Monday, April 8, 2019
A Contract with God by Will Eisner
Pioneering literature in words and pictures
Will Eisner is widely regarded as the greatest artist in the history of American comics. Of course, that honor can be debated, but there are probably only one or two other candidates who could claim such a title. Eisner garnered early acclaim in the 1940s for his groundbreaking work on the crimefighter comic The Spirit. Three decades later, however, he launched a career renaissance by pioneering the art form of the literary graphic novel. Eisner, by his own admission, did not invent the graphic novel. That was done by artists of the early twentieth century such as Frans Masereel and Lynd Ward, who produced wordless novels composed entirely of woodcut illustrations. Eisner, however, spawned the art form of the graphic novel as we know it today—comics as a form of literature—and the work which started it all was A Contract with God, published in 1978.
Technically, this book is not a novel but a collection of short stories. The four related narratives all center around a tenement building, located at 55 Dropsie Avenue in the Bronx, and the lives of its inhabitants, who are mostly Jews of the poor and working classes. The stories take place in the 1930s and are based upon Eisner’s own memories of growing up during the Great Depression. In form and tone, A Contract with God sometimes calls to mind Sherwood Anderson’s Winesburg, Ohio, particularly in its often frank and disturbing depictions of sexuality. Eisner’s melding of scripted prose, dramatic dialogue, and sequential art is thoroughly modern and innovative in technique, but his narratives often harken back to older forms of storytelling such as melodrama, opera, and good old-fashioned Borscht Belt humor.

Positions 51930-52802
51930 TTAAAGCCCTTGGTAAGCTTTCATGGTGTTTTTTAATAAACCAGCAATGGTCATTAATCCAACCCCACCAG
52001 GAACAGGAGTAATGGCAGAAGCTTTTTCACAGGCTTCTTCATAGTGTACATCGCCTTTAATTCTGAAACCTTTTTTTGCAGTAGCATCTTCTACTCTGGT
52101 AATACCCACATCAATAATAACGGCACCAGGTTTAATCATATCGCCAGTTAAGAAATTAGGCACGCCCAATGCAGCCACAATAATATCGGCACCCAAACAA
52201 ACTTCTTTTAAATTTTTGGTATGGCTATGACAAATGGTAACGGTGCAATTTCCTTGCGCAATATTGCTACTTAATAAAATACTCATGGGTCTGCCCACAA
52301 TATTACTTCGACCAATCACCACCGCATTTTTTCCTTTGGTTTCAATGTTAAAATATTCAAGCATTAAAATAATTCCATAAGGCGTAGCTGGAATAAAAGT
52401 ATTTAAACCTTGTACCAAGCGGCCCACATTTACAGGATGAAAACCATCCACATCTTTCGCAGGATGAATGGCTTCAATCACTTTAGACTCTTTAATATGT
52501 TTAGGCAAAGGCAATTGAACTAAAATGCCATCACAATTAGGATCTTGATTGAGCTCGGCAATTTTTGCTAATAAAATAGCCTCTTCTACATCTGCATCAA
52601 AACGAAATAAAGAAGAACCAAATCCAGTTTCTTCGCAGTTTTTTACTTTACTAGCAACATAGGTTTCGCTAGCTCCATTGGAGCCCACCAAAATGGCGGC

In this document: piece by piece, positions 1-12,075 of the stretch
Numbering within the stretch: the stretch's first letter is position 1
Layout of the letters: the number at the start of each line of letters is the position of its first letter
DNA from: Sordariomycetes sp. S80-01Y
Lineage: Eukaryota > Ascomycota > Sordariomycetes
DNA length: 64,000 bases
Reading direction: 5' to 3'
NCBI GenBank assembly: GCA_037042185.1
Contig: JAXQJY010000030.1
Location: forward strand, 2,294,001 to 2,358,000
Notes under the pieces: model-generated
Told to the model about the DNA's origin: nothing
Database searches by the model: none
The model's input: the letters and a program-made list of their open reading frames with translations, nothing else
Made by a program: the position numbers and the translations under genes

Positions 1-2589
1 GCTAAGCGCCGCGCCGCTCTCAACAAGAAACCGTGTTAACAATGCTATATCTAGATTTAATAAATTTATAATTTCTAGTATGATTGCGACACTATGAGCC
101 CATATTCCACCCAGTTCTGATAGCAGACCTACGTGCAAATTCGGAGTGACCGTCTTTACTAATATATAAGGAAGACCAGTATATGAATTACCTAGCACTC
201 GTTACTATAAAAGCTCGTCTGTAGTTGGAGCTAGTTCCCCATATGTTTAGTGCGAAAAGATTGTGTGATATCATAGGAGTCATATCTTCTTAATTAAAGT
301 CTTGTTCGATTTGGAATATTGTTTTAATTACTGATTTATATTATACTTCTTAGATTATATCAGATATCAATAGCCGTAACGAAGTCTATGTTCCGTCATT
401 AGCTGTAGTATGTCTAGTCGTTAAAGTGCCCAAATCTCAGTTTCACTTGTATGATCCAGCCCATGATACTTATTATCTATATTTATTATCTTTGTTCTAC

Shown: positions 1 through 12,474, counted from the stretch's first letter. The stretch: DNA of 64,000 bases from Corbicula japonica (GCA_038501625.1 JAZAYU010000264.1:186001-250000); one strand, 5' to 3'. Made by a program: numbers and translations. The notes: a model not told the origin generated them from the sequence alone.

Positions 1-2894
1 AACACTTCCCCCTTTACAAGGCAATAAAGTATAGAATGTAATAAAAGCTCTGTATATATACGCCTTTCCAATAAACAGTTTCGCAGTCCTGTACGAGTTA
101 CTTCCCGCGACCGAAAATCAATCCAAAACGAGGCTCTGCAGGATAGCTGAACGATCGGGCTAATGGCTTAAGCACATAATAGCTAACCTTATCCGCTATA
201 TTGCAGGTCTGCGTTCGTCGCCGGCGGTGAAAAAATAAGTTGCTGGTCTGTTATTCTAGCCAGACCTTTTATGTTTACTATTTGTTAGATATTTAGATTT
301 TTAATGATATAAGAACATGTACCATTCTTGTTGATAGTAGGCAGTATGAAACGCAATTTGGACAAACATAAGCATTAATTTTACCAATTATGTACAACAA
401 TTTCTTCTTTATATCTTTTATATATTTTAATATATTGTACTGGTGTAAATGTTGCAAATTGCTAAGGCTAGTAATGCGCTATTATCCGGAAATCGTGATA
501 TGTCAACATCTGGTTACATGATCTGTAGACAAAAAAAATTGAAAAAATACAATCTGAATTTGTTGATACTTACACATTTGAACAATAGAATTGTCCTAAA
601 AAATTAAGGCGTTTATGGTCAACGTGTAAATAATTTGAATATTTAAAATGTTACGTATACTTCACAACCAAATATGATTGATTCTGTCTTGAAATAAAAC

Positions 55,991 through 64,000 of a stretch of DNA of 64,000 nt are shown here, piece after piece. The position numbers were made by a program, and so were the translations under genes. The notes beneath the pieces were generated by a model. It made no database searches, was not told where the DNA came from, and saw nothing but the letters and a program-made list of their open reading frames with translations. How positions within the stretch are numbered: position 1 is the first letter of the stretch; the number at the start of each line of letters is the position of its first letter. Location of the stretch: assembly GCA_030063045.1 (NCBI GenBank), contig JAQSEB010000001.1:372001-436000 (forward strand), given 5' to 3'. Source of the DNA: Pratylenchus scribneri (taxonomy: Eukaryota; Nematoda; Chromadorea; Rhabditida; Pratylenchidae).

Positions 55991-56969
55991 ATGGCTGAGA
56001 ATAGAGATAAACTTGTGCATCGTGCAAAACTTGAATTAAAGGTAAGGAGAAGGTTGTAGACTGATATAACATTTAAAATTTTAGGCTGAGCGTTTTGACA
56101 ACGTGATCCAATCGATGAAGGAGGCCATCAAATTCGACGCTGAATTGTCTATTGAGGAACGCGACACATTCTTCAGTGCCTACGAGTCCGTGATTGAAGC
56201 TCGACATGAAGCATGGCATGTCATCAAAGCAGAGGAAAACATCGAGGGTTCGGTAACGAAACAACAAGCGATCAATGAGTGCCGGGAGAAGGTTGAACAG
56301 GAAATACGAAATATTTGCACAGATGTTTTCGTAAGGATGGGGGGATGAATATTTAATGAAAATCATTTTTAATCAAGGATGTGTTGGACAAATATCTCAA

The book’s opening story, “A Contract with God,” is an intensely serious piece about a man’s relationship with his deity. Frimme Hersh, an immigrant from Russia, has made a personal pact with God to live an honest and righteous life in exchange for familial contentment and the promise of future just rewards. When his beloved daughter dies, however, Hersh questions the validity of this pact, rages at his maker, and changes the course of his life. This powerful and moving tale, rendered in rain-soaked and dark-shadowed visuals, is the entry most evocative of the soul-searching works of Masereel and Ward. In the second story, “The Street Singer,” Eisner recalls a class of men who survived by spontaneously serenading the courtyards of tenement buildings in exchange for tips. This is a shorter and more lighthearted tale, yet it still deals with crippling Depression-era poverty, alcoholism, marital infidelity, and domestic violence. All the more jarring, therefore, when the story effectively ends with a punchline. Next up, “The Super,” focuses on the superintendent of the tenement, who, as the representative of the slumlord, is viewed as a villain by the building’s residents. The plot of this story features a Lolita-esque sexual encounter, which Eisner relates with a brutal frankness that would likely inspire controversy if published today.
As good as these stories are, the final piece, “Cookalein,” is the book’s true masterpiece. A cookalein is a lower-class country resort where the vacationers would do their own cooking. As the summer destination for many of the Dropsie Avenue families, the cookalein becomes a dramatic social setting where married people cheat on their spouses, young singles shop for mates, parents pimp their daughters, and many a young man has his first sexual experience in the arms of a “cougar.” Eisner masterfully juggles multiple storylines in a tour de force of storytelling, both verbal and visual. If by the time you get to this final story there is any doubt that Eisner’s graphic novel was true literature, “Cookalein” puts such doubts to rest. Even if you are a hardcore literati who has never read comics before, A Contract with God will convert you into a comics fan.
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